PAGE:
'I won't worry about that because it's perfectly simple.'

'Then I'll do it. Because I don't care about me.'

'What do you mean?'

'I don't care about me.'

'Well, I care about you.'

'Oh, yes. But I don't care about me. And I'll do it and then everything will be fine.'

'I don't want you to do it if you feel that way.'

The girl stood up and walked to the end of the station. Across, on the other side, were fields of grain and trees along the banks of the Ebro. Far away, beyond the river, were mountains. The shadow of a cloud moved across the field of grain and she saw the river through the trees.

'And we could have all this,' she said. 'And we could have everything and every day we make it more impossible.'

'What did you say?'

'I said we could have everything.'

'We can have everything.'

'No, we can't.'

'We can have the whole world.'

'No, we can't.'

'We can go everywhere.'

'No, we can't. It isn't ours any more.'

'It's ours.'

'No, it isn't. And once they take it away, you never get it back.'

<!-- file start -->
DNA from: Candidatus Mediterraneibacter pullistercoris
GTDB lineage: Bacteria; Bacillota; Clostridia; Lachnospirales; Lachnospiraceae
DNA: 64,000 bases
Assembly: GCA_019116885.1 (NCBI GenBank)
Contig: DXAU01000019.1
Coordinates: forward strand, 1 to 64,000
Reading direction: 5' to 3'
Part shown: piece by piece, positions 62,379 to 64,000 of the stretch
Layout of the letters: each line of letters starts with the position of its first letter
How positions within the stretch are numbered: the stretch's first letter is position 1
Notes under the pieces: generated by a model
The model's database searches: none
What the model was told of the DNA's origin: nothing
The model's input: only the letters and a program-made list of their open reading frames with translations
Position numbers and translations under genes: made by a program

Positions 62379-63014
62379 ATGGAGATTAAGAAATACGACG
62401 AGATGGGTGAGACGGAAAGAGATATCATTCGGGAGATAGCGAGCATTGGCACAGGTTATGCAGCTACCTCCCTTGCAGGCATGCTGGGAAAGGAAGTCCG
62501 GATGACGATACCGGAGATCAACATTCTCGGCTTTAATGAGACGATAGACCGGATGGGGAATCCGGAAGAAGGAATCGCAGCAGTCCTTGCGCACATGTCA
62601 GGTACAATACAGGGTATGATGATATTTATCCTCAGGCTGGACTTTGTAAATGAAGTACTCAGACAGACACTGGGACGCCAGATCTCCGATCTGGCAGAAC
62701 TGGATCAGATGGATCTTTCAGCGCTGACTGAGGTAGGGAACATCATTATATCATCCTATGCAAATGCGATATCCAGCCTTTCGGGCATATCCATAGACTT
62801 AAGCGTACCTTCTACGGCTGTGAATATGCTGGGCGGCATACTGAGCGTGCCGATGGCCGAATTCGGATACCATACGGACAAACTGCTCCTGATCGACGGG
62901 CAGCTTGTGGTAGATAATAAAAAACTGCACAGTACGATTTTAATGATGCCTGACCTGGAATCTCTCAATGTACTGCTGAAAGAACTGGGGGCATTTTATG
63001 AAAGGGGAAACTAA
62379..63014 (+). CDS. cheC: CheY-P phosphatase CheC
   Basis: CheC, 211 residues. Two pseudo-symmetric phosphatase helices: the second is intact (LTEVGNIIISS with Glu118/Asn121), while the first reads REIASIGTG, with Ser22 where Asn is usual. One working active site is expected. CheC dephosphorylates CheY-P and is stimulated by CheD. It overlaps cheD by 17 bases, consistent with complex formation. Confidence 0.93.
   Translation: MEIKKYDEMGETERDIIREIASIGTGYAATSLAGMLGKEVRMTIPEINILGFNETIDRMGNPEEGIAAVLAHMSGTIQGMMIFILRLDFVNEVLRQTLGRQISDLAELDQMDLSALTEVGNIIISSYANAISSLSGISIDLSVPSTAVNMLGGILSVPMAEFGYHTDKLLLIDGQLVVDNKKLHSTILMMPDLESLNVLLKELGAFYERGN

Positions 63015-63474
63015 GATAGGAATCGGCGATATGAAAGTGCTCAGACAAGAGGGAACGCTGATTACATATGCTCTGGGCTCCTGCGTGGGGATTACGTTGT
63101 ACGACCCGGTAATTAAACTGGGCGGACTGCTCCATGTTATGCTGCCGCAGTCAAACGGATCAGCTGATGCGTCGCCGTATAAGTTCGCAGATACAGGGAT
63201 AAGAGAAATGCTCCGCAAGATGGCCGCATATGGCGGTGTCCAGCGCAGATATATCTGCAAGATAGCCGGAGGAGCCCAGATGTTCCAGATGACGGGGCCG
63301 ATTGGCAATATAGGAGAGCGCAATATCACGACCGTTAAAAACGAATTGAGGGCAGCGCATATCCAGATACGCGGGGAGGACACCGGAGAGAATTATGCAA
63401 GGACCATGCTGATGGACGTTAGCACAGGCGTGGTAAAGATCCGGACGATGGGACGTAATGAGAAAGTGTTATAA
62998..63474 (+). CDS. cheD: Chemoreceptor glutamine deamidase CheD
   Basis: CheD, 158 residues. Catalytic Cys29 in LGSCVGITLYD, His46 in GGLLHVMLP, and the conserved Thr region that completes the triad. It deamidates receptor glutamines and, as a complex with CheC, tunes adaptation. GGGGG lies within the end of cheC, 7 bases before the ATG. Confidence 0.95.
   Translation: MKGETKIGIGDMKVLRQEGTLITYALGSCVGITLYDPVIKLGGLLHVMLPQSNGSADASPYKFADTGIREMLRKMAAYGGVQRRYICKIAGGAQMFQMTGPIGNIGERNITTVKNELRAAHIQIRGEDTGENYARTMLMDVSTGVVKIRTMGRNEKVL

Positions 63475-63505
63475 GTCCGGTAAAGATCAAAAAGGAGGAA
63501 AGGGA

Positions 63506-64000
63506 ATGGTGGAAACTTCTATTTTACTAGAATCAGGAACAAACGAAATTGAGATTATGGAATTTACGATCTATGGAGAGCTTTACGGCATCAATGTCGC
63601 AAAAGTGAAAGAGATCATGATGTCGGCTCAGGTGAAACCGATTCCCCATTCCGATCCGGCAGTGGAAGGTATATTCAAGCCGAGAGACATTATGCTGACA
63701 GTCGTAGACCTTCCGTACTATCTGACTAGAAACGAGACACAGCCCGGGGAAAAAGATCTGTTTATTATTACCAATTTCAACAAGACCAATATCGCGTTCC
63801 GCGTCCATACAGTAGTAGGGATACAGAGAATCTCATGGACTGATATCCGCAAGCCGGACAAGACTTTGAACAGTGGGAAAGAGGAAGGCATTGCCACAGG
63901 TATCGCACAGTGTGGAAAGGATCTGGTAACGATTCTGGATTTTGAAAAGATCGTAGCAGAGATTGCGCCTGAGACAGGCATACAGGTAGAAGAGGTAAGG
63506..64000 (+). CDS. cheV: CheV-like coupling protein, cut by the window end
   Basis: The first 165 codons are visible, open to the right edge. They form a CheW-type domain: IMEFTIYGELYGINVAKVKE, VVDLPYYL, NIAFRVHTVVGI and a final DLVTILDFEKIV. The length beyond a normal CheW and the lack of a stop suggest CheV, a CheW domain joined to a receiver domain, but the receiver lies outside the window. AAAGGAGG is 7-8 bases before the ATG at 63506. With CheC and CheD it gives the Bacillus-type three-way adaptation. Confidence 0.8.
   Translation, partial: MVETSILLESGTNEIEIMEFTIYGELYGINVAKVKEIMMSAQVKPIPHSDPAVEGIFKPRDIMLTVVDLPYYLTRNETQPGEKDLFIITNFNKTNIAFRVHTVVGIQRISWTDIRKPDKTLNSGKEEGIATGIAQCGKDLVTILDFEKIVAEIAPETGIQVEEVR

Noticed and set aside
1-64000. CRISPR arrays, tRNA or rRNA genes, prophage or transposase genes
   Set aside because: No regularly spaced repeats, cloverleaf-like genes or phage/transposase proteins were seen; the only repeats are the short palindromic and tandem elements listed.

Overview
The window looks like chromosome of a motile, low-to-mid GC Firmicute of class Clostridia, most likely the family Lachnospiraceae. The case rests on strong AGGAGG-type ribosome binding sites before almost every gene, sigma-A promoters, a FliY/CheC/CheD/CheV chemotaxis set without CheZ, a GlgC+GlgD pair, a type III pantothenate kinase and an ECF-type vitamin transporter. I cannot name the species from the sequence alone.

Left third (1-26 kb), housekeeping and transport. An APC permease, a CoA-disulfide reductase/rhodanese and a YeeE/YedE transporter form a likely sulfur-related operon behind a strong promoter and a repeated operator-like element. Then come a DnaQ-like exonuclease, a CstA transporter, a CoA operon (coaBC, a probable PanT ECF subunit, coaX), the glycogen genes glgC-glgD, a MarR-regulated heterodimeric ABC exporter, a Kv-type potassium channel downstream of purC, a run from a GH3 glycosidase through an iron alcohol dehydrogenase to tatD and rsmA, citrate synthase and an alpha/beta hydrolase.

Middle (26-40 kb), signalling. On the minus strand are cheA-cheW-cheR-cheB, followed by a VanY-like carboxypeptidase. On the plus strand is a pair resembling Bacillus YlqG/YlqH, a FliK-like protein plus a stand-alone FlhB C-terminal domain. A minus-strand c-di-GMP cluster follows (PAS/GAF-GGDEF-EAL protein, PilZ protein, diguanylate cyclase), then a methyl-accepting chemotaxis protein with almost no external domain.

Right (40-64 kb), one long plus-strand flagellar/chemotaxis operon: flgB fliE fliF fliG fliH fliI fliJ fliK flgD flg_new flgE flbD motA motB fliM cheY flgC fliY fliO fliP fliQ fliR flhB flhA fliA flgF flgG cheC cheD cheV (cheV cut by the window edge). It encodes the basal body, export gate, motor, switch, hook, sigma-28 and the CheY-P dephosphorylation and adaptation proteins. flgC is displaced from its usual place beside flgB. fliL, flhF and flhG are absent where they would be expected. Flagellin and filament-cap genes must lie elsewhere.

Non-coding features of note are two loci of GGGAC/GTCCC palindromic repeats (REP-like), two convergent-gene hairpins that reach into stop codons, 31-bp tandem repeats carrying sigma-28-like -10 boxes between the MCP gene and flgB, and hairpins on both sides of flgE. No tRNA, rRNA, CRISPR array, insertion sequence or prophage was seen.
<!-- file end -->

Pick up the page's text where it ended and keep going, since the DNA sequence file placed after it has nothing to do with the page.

'But they haven't taken it away.'

'We'll wait and see.'

'Come on back in the shade,' he said. 'You mustn't feel that way.'

'I don't feel any way,' the girl said. 'I just know things.'

'I don't want you to do anything that you don't want to do -'

'Nor that isn't good for me,' she said. 'I know. Could we have another beer?'

'All right. But you've got to realize - '

'I realize,' the girl said. 'Can't we maybe stop talking?'

They sat down at the table and the girl looked across at the hills on the dry side of the valley and the man looked at her and at the table.

'You've got to realize,' he said, ' that I don't want you to do it if you don't want to. I'm perfectly willing to go through with it if it means anything to you.'

'Doesn't it mean anything to you? We could get along.'

'Of course it does. But I don't want anybody but you. I don't want anyone else. And I know it's perfectly simple.'

'Yes, you know it's perfectly simple.'

'It's all right for you to say that, but I do know it.'

'Would you do something for me now?'

'I'd do anything for you.'

'Would you please please please please please please please stop talking?'

He did not say anything but looked at the bags against the wall of the station. There were labels on them from all the hotels where they had spent nights.

'But I don't want you to,' he said, 'I don't care anything about it.'

'I'll scream,' the girl said.

The woman came out through the curtains with two glasses of beer and put them down on the damp felt pads. 'The train comes in five minutes,' she said.

'What did she say?' asked the girl.

'That the train is coming in five minutes.'

The girl smiled brightly at the woman, to thank her.

'I'd better take the bags over to the other side of the station,' the man said. She smiled at him.

'All right. Then come back and we'll finish the beer.'